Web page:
There are five amazing varieties of Meadowmat wild flower turf.  In this article, I’m going to turn the spotlight onto Meadowmat for Roof and Garden.

What is Meadowmat?

Very briefly, Meadowmat is a blanket of plants. It’s a bit like lawn turf, except that the rolls are bigger and the sward contains lots of different plant species.

meadowmat roll

 

The idea of Meadowmat is to help you establish a wildflower area quickly and easily. There’s no worrying about slow germination, birds eating the seeds or weeds growing where you wanted plants. With Meadowmat, all you need to do is unroll the blanket onto prepared ground and hey-presto – instant ground cover! You will need to keep it watered until the roots have pushed down into the soil beneath but other than that there’s minimal work, minimal fuss and maximum benefit.

Read more about Meadowmat here 

Meadowmat comes in a neat roll with plants around 10cm high.
Once established, the plants quickly grow to around 1m high
depending on the species present.

Why Meadowmat for Roof and Garden?

Of the five varieties of Meadowmat, Roof and Garden has the best mix of plants for surviving in the harsh conditions of a green roof. It also looks pretty good on the ground.

flower head of achillea millifolia

Yarrow is a great plant for green roofing. It is native to the UK, perennial and is just as happy growing on top of a high rise building as it is at the side of the road.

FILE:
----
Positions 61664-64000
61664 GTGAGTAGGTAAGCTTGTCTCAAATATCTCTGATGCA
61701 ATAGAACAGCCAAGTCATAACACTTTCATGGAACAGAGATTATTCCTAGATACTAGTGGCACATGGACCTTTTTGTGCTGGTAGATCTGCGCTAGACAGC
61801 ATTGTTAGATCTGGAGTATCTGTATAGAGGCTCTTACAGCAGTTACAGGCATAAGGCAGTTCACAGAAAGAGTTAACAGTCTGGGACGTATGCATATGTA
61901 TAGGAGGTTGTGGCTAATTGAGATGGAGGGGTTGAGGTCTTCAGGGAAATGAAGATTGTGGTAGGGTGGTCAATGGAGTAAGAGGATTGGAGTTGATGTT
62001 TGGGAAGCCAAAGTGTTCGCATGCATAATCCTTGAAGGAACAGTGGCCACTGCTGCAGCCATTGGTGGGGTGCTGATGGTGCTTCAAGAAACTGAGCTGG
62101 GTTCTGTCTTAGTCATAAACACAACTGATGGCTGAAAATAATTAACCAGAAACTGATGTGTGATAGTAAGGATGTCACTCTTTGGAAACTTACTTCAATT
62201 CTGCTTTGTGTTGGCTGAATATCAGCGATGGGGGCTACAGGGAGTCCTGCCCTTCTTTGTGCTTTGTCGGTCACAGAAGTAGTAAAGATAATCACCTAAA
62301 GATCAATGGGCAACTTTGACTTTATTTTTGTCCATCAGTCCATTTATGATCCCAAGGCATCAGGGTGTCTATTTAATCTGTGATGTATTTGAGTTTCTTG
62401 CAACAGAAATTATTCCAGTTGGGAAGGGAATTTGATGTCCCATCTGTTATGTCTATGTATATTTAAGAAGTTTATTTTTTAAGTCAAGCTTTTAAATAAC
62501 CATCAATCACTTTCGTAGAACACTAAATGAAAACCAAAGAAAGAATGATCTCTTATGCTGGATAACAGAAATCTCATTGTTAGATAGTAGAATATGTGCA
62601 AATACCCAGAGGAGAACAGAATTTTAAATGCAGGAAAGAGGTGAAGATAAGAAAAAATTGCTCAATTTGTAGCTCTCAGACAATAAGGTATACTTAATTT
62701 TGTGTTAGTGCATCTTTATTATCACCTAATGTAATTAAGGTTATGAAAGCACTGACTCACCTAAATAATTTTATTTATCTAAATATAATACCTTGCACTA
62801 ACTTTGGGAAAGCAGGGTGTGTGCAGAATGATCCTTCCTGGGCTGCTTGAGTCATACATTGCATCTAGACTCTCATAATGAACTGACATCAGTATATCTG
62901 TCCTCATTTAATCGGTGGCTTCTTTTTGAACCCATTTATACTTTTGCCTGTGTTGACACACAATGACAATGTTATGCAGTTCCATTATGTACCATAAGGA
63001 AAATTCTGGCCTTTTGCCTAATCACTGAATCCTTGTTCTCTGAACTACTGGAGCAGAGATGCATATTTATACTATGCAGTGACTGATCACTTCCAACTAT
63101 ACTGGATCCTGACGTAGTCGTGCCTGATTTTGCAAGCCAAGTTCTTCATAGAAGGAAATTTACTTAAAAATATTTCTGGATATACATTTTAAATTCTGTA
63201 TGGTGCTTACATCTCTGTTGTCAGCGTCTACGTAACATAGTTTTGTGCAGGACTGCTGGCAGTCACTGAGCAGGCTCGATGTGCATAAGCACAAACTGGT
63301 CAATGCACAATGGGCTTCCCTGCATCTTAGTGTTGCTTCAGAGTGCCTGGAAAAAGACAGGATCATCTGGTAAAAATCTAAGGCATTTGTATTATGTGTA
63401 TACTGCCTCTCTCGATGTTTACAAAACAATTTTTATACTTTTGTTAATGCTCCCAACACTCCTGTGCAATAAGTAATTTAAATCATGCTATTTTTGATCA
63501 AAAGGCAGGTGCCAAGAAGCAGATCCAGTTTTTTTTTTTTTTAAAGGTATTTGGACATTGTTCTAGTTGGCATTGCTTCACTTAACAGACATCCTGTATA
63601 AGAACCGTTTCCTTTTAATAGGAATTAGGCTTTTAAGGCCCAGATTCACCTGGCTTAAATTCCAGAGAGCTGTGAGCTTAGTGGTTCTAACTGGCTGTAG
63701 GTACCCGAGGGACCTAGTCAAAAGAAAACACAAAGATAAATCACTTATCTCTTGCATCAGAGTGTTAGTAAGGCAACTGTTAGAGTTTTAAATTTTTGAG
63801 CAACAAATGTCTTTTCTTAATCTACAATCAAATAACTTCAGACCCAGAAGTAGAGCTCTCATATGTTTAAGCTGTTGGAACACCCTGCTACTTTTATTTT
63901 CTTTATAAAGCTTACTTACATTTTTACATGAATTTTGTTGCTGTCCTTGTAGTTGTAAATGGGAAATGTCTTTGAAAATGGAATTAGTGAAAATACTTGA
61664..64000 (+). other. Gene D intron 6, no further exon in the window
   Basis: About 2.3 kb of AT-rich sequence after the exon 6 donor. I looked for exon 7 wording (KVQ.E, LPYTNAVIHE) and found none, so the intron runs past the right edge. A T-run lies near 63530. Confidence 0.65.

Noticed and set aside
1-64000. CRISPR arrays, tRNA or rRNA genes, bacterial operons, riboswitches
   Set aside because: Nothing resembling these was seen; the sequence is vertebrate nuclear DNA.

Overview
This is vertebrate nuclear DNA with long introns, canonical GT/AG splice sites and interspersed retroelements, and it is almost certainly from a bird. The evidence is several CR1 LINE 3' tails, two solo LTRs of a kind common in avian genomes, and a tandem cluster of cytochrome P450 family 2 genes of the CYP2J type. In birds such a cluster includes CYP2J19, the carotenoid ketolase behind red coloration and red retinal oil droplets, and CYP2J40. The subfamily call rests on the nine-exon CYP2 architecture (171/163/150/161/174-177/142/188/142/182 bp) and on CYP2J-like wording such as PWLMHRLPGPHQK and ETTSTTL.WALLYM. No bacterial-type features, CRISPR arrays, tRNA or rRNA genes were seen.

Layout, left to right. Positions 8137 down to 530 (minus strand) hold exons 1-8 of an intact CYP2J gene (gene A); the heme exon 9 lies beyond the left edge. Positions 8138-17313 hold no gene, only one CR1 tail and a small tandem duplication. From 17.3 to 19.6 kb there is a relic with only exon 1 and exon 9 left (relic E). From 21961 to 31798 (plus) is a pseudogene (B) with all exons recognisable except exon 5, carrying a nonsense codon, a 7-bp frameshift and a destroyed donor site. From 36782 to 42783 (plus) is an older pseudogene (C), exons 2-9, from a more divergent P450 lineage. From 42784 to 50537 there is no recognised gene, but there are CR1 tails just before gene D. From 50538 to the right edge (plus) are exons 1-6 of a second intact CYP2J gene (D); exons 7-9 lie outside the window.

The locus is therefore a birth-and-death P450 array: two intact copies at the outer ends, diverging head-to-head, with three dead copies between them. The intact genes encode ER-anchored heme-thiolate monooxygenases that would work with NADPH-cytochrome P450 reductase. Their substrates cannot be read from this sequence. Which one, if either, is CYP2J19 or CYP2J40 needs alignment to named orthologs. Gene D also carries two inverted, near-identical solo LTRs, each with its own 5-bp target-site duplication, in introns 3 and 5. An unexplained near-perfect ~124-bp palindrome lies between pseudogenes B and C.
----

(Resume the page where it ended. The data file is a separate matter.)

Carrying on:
There are 23 species of native UK wild flowers and grasses in this Meadowmat variety. All but 3 of them are perennial. This particular mix is very colourful, very wildlife friendly and very easy to care for.

Growing wild flowers on a green roof

A green roof presents a whole different set of challenges to plants that say a flower border does.  Here are just a few of them

Temperature

On a garden shed or the like, the air and soil temperatures are much the same as on the ground. But, the higher the building, the hotter the roof gets in summer and the colder it is in winter. Green roof plants need to be able to tolerate a bigger temperature range than “ordinary” plants get subjected to…especially if you want them to grow year after year.

Limited growing medium

A green roof is effectively a great big plant pot. There is a finite amount of growing medium. In order to manage the load on the building and the construction costs, most green roofs have as little growing medium as they can get away with. The plants on a green roof need to be able to adapt to having a slight restriction on their root growth.

Water supply

Unless the roof is irrigated regularly, the water supply is limited to what falls from the sky. On the ground, plants can sink their roots deeper to find water. Green roof plants don’t have that luxury. Plus, for engineering reasons, the growing medium on a living roof needs to be very well drained.

Thirsty plant species just won’t thrive on an unirrigated green roof.

Soil type